How to send chained MDLs

In this topic, you will learn about the chained MDLs capability in the USB driver stack, and how a client driver can send a transfer buffer as a chain of MDL structure.

Most USB host controllers require the transfer buffer to be virtually contiguous. Virtually contiguous means that the buffer can start and end anywhere in a page but the rest of the buffer must start and end on a page boundary. Many USB client drivers are able to meet that requirement. However, for certain client drivers, particularly those that need to add or remove additional data to or from the buffer, allocating virtually contiguous memory for the transfer buffer is not preferable.

For example, consider a networking stack of three drivers, a network protocol driver, an intermediate driver, and a miniport driver. The protocol driver initiates a transfer and sends a packet to the next driver in the stack: the intermediate driver. The intermediate driver wants to add a custom header (contained in a separate block of memory) to the packet. The intermediate driver sends that header and the received packet, to the next driver in the stack: the miniport driver. The miniport driver interfaces with the USB driver stack and therefore must prepare a virtually contiguous transfer buffer. To create such a buffer, the miniport driver allocates a large buffer, adds the custom header, and then copies the payload. Because payload is typically large, copying the entire payload can have a significant impact on performance.

The client driver can overcome that performance impact by sending the transfer buffer as a chain of memory descriptor list (MDLs). The new USB driver stack in Windows 8, is capable of accepting a chained MDL (see MDL) from the client driver. By supplying a chained MDL, the client driver can reference discontiguous pages in memory instead of performing extraneous copy operations. The capability removes restrictions on the number, size, and alignment of buffers, allowing the transfer buffer to be segmented in physical memory.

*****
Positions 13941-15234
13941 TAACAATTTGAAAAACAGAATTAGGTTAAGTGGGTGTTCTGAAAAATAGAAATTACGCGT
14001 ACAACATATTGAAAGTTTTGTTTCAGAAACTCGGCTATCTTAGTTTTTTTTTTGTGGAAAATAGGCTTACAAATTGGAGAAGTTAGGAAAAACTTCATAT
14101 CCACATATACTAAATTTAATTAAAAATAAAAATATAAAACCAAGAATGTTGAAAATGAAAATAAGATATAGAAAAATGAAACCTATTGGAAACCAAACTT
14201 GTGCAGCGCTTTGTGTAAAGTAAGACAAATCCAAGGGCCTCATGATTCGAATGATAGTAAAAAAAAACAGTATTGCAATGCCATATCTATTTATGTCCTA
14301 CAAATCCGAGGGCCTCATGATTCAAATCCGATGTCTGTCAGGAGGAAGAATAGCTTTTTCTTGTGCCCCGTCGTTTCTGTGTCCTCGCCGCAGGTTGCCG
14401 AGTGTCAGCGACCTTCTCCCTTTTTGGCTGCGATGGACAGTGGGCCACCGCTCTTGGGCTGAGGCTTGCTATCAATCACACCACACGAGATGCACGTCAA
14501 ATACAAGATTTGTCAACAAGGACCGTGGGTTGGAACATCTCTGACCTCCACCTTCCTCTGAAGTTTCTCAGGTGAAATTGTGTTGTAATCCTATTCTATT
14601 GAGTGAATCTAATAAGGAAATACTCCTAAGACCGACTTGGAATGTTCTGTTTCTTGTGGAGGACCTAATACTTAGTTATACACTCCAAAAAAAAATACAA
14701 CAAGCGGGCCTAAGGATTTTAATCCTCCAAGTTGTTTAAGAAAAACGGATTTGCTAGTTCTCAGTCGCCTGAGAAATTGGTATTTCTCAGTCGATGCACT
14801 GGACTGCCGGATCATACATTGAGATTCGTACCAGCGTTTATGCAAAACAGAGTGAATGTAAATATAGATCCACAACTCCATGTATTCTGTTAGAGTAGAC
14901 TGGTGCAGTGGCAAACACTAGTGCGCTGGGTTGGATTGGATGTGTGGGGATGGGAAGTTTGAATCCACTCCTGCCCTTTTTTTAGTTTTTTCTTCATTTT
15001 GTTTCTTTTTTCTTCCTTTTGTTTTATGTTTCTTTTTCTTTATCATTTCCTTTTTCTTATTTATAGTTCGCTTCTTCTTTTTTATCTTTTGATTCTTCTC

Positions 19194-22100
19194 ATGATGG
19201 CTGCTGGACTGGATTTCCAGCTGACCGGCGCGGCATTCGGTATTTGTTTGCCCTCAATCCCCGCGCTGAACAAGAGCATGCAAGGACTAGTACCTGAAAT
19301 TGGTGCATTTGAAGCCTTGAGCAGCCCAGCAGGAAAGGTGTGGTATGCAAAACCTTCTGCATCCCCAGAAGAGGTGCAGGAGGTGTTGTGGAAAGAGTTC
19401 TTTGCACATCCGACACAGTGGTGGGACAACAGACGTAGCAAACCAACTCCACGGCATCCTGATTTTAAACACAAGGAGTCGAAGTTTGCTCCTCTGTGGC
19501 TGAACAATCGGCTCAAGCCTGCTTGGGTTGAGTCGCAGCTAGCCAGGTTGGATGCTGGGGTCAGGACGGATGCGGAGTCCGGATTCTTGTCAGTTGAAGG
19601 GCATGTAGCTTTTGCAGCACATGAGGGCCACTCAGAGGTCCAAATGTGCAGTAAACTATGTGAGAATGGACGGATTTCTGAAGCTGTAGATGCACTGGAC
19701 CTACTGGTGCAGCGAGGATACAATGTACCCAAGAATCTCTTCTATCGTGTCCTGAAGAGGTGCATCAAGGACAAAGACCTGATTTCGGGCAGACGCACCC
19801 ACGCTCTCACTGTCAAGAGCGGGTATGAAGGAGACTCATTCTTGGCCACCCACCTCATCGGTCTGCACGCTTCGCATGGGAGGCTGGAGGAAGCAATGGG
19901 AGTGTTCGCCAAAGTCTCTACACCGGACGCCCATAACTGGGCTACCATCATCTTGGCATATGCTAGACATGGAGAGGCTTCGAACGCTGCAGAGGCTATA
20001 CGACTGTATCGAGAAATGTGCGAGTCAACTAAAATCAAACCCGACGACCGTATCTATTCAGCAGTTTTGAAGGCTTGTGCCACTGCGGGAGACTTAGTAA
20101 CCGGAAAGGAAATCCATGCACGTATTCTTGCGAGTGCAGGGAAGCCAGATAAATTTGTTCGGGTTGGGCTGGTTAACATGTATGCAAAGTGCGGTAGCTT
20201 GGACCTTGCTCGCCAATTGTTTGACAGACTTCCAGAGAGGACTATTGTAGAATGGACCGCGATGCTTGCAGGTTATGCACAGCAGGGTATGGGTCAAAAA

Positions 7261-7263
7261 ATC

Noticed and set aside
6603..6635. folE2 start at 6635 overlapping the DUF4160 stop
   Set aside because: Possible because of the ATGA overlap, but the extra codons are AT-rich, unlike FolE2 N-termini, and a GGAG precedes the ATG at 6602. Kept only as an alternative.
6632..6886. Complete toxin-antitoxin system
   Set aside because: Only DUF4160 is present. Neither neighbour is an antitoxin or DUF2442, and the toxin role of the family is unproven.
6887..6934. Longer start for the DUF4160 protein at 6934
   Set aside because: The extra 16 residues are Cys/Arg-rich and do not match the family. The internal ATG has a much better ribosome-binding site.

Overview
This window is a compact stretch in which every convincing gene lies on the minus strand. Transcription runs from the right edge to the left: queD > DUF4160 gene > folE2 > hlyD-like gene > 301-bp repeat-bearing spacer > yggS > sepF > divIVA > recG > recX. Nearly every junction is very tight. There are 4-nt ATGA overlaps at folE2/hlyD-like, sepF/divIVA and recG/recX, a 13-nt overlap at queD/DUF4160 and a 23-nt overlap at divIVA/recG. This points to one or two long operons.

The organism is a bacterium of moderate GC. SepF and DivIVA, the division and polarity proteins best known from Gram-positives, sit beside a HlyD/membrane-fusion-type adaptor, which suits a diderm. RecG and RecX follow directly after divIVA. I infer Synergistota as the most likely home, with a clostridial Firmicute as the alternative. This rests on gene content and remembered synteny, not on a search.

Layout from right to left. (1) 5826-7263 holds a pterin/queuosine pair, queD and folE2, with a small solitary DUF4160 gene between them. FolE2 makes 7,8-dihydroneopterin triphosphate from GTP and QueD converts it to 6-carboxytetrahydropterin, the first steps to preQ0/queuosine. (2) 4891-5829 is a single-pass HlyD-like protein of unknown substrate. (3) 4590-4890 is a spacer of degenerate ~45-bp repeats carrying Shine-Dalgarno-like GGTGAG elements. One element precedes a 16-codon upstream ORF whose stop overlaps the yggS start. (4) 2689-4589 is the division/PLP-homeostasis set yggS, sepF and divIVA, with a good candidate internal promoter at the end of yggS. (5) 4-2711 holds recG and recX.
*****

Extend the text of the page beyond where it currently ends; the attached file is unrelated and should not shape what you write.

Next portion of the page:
In order to use chained MDLs, the client driver must detect whether the underlying USB driver stack, loaded by Windows, supports the capability and then build a chain of MDLs in a proper order.


The chained MDL capability is only supported for bulk, isochronous, and interrupt transfers. Before you query for the chained MDL capability, make sure that your client driver has a USBD handle for the driver's registration with the USB driver stack. To create a USBD handle, call USBD_CreateHandle.Typically, the client driver creates the USBD handle in its AddDevice routine.

You can query for the chained MDL capability in the client driver's IRP_MN_START_DEVICE handler or anytime later. The client driver must not query for this capability in its AddDevice routine.


  1. Call the USBD_QueryUsbCapability routine to determine whether the USB driver stack supports the chained MDLs capability. To query for that capability, specify UsbCapabilityChainedMdls as the GUID. Set the OutputBuffer parameter to NULL and OutputBufferSize parameter to 0.
  2. Check the NTSTATUS value returned by USBD_QueryUsbCapability and evaluate the result. If the routine completes successfully, the chained MDLs capability is supported. Any other value indicates that the capability is not supported.
  3. Create the chain of MDLs. Each MDL has a Next pointer that points to another MDL.

    The driver can build a chain MDL by manually setting the Next pointer.

    In the preceding example, the protocol driver sends the packet as an MDL. The intermediate driver can create another MDL that references the block of memory with the header data. To create a chain, the intermediate driver can point the header MDL's Next pointer to the MDL received from the protocol driver. The intermediate driver can then forward the chain of two MDLs to the miniport driver, which supplies a reference to the chained MDL in the URB for the request and submits the request to the USB driver stack. For more information, see Using MDLs.

  4. While building an URB for an I/O request that uses chained MDLs, set the TransferBufferMDL member of the associated URB structure (such as _URB_BULK_OR_INTERRUPT_TRANSFER or _URB_ISOCH_TRANSFER) to the first MDL in the chain, and set the TransferBufferLength to the total number of bytes to transfer. The data may span more than one MDL entry in the MDL chain.

    In Windows 8, two new types of URB functions have been added that enable a client driver to use chained MDLs for data transfers. If you want to use this capability, make sure that set the Function member of the URB header is set to one of following URB functions:

    For information about those URB functions, see _URB_HEADER.


For code example that queries the underlying USB driver stack to determine whether the driver stack can accept chained MDLs, see USBD_QueryUsbCapability.

Related topics

USB I/O Operations



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